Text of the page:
Kendall Walton is Charles L. Stevenson Collegiate Professor of Philosophy at the University of Michigan, where he also holds a professorship in the School of Art and Design. Much of Professor Walton’s work consists in exploring connections between theoretical questions about the arts and issues of philosophy of mind, metaphysics, and philosophy of language. He has written extensively on pictorial representation, fiction and the emotions, the ontological status of fictional entities, the aesthetics of music, metaphor, and aesthetic value.  His book Mimesis as Make Believe: On the Foundations of the Representational Arts (1990), develops a theory of make-believe and uses it to understand the nature and varieties of representation in the arts.  He is also the author of Marvelous Images: On Values and the Arts (2010) and In Other Shoes: Music, Metaphor, Empathy, Existence (forthcoming). He has held fellowships from the NEH, the ACLS, the Rockefeller Foundation, and the Stanford Humanities Center. He is a Fellow of the American Academy of Arts and Sciences, and past president of the American Society for Aesthetics. He is currently working on a book entitled Aesthetics (a general overview of the field, in a series edited by Scott Soames for Princeton University Press).


The RMA Music and Philosophy Study Group warmly invites paper submissions for their inaugural two-day international conference, to be held in London on 1-2 July 2011. The event, the first of an annual series of conferences run by the Study Group, will offer an opportunity for musicologists and philosophers to share and discuss work in the hope of furthering dialogue between the two disciplines. Paper submissions on all topics related to the area of music and philosophy are welcome, but in particular those relating to this year’s theme of ‘Opera and Philosophy’. Collaboration between persons from different disciplines would be especially welcomed.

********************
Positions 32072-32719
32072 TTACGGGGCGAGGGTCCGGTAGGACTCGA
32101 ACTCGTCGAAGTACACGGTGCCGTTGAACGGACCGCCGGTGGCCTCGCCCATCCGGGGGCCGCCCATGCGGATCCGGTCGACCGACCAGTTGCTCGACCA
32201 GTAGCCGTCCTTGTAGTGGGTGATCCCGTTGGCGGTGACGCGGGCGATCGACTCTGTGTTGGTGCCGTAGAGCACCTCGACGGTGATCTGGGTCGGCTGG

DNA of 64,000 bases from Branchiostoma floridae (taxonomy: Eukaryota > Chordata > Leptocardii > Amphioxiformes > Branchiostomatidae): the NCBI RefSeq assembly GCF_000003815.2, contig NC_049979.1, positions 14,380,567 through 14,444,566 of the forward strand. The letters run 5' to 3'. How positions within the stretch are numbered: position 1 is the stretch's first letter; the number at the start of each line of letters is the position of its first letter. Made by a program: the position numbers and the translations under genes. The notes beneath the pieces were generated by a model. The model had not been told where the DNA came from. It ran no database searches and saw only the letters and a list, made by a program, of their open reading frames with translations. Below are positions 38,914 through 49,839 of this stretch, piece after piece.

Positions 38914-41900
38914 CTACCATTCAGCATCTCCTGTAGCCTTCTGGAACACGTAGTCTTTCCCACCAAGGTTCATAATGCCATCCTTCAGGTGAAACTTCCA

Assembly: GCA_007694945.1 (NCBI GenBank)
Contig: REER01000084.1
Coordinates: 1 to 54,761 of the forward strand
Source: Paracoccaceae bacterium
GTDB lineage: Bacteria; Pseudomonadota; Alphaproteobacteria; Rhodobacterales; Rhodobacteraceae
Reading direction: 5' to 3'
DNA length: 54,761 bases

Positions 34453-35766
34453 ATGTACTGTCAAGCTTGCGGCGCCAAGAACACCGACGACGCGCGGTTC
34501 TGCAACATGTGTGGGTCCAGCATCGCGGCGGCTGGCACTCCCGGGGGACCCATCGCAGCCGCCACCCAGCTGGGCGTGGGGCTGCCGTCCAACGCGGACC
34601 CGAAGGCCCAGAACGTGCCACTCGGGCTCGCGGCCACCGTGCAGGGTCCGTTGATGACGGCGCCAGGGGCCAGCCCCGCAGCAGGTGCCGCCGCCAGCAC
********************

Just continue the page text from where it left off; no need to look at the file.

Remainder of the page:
In addition to papers relating to the conference theme, topics of interest might include (but are not limited to):

– music, meaning, and language
– perception and expression
– music and ethics
– music and ontology
– performance, authenticity, and interpretation

Conference theme 2011: ‘Opera and Philosophy’

For centuries, from Rousseau, through Kierkegaard and Nietzsche, to Adorno, Williams, Zizek, Dolar and beyond, opera has captured the imaginations of philosophers. At the same time, musicology has engaged enthusiastically with connections between philosophical thought and operatic themes, such as, for example, the relationship between music and words, the limits and possibilities of opera as social and political expression, and the rich potential of voice as bearer of meaning and subjectivity. This year’s theme of ‘Opera and Philosophy’ seeks to encourage further discussion of opera as a medium which straddles ontological, metaphysical, and hermeneutic spheres, inviting exploration of issues related to areas such as representation, expression, language, narrative, meaning, and ethics.

There will a special session on:

‘Opera, Philosophy, and the Visual Arts’ (in association with the RMA Music and Visual Arts Study Group)
Invited speaker: Professor Robert Saxton (Oxford University)

Proposals of up to 500 words are invited for individual papers (20 minutes) and collaborative papers (up to 30 minutes).

Please submit proposals by e-mail to the conference organiser Dr Nanette Nielsen: